Over the past ten years, Allison has published five books for young adult readers and five for adult readers in the women’s fiction genre. She is currently working on a six episode New Adult e-serial for St Martin’s Press, a new YA novel, a travel memoir and her sanity.
Having failed at becoming a ballerina with pierced ears (her childhood dream), Allison instead began a writing career as a journalism student at The University of Queensland in Brisbane, Australia. Within a few months she had slunk sideways into studying Russian. By the end of her degree she had learned two very important things: that she wasn't going to be a journalist; and that there are hundreds of types of vodka and they're all pretty good. After several years spent whining about how hard it would be to write a novel, she finally tried writing one and found it was quite an enjoyable experience. Since then, she has had nine novels published. She keeps up her education by sampling new kinds of vodka on a regular basis.
Take it away Allison...
I love Allison Pearson's book I Don't Know How She Does It. It always makes me smile when I recall the scene where heroine Kate bashes mince pies with a rolling pin to make them look homemade. If you're a mother and a writer too, you're sure to have understood Kate's motherhood vs. work predicament. You can't not.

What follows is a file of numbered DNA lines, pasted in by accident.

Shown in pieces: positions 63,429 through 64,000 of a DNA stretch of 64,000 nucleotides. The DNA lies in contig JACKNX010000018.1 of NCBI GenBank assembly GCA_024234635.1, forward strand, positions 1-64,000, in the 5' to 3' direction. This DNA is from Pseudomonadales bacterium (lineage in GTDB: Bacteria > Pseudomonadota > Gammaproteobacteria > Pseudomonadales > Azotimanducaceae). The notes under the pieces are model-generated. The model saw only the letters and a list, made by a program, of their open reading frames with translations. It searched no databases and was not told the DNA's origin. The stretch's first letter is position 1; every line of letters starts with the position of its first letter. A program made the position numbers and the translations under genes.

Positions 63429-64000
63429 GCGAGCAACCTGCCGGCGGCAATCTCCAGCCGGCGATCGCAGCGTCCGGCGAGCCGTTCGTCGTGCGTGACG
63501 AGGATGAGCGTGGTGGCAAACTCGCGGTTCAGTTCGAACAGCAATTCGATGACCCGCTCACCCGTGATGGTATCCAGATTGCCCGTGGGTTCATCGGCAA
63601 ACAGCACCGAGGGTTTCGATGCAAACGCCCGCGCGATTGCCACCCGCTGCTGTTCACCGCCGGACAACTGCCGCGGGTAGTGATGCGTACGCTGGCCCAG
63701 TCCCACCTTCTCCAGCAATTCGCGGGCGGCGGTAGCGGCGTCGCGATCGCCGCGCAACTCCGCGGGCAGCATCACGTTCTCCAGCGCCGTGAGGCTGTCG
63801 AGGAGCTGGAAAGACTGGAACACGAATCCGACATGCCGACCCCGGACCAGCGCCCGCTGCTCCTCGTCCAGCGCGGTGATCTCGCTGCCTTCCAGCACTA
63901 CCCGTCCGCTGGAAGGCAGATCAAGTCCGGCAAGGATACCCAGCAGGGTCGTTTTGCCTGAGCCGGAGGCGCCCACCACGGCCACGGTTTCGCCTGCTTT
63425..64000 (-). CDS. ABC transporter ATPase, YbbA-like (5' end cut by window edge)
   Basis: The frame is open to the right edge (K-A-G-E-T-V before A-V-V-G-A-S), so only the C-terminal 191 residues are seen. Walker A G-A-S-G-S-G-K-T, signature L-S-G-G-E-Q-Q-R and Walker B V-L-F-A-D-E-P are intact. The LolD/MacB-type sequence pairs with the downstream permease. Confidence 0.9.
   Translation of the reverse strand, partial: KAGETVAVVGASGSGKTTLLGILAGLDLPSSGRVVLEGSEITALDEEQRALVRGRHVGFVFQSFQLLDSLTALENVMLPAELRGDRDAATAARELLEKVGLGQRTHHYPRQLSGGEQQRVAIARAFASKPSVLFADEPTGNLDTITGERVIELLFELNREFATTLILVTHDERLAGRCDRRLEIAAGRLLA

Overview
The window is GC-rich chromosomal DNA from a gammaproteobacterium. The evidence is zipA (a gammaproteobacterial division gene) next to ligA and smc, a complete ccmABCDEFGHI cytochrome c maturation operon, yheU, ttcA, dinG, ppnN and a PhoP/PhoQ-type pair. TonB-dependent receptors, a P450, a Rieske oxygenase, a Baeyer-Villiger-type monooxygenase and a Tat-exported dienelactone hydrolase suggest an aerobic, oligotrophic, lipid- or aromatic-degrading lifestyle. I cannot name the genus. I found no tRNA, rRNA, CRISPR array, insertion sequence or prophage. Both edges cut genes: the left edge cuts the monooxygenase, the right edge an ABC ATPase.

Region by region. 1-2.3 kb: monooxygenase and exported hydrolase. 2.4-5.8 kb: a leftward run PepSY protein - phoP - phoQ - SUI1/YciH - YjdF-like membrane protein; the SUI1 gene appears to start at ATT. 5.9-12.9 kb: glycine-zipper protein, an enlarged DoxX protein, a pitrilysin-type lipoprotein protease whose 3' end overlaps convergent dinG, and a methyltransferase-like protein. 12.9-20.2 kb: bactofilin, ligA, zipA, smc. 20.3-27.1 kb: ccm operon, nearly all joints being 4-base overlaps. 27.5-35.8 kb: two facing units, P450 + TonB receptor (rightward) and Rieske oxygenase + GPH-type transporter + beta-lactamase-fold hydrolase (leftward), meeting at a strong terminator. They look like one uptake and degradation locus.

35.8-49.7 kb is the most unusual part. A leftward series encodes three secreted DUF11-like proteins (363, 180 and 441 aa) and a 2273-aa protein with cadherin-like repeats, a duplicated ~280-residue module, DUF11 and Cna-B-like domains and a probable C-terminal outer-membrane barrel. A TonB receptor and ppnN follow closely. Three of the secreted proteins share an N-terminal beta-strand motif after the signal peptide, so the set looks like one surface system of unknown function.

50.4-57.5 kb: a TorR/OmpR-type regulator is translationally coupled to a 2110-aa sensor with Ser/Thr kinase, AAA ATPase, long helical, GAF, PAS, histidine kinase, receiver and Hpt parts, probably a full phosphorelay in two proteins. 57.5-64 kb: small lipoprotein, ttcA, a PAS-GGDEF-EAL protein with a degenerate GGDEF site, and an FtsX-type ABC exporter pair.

I always find myself remembering that scene when other writer mothers ask me how I 'do it'. The truth is, until both my kids hit school this year, how I 'did it' was a nanny three days per week. I always felt bad when I admitted this was how I managed to find the time to write. Probably because I knew this wasn't an option for every mother out there who wanted to write. But the fact was, writing was my job, my son couldn't attend day-care because of health problems and I simply couldn't write whilst also looking after my two kids. Somehow they always wanted something. Like food (what's with that?!).